Both the parliamentarian Shammari and Undersecretary of Tourism and Antiquities Qais Hussein Rashid voiced their expectation that the second stage will include additional research methods, among them space satellite technology, which has been used in Egypt to detect lost underground sites. “This would save Iraq money, effort and time and would curb useless, random excavation. It will also facilitate the detection of buried archaeological gems,” he said.
Rashid told Al-Monitor, “The most important aspect of the project [with UNESCO] is that it provides images and documented information about the sites. This will enable us to remove antiquities safely from areas where full security is not yet restored.” Clay tablets and small Assyrian objects would be characteristic of items needing to be removed.
Rashid said the Ministry of Tourism and Antiquities was also working on creating reproductions of the archaeological monuments to preserve them in the libraries of museums and increase international interest. He said that this will also show to the world the magnitude of the damage IS has done to Iraqi heritage sites.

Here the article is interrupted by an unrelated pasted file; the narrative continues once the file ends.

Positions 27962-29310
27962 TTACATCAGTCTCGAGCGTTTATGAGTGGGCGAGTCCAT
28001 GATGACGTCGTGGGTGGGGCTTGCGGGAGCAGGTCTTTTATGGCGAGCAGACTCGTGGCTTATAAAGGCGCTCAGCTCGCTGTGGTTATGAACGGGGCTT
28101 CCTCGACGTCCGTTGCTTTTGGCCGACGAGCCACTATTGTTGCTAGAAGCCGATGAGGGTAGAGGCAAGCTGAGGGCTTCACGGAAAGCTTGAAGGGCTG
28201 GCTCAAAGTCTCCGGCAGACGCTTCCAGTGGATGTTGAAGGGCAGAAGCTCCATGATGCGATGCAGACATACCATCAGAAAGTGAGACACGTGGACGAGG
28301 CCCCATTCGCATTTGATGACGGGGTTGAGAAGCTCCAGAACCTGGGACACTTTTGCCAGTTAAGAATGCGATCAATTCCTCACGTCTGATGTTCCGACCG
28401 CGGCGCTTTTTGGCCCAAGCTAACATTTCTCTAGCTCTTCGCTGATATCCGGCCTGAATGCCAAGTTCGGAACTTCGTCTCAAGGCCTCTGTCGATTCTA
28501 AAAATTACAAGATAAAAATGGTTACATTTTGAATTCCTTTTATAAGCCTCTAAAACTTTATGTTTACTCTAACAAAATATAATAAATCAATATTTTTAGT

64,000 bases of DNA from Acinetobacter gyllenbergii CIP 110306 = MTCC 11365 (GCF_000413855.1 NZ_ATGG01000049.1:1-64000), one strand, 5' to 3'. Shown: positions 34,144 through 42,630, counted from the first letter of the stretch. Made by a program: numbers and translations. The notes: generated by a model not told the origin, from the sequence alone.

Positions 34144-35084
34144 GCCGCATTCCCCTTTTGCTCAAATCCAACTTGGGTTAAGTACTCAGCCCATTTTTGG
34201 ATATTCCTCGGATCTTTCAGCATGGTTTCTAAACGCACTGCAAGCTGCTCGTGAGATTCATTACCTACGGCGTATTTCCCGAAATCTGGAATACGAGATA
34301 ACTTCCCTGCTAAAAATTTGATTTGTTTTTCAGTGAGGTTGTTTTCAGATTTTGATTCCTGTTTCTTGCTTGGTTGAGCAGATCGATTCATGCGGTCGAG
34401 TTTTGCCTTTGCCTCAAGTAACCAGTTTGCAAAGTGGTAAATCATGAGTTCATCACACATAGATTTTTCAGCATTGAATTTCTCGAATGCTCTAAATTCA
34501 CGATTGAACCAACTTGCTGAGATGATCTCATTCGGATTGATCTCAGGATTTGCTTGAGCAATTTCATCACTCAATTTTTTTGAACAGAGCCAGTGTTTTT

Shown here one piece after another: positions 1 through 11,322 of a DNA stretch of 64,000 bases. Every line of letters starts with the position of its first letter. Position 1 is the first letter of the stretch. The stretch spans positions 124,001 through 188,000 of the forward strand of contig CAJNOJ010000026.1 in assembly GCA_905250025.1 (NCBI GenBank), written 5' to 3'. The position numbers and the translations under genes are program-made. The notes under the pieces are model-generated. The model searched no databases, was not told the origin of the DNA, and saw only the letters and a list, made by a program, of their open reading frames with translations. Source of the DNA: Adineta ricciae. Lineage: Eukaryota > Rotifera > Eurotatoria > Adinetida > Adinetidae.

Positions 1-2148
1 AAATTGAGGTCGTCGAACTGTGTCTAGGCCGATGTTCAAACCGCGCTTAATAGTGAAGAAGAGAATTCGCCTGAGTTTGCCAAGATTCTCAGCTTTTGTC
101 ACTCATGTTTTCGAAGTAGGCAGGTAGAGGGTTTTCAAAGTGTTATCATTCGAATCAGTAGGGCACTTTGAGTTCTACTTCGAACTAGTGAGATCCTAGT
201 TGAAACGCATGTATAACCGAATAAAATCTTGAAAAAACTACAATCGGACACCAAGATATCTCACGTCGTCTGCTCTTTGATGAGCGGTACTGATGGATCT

Like Shammari, Rashid also advocates the further use of aerial survey techniques and space satellite technology on Ninevah. “It is high time aerial survey techniques were used in archaeological sites because they can scan large stretches of land and detect the buried sites, whereas old methods of excavation require time and effort, but can be inaccurate,” he said.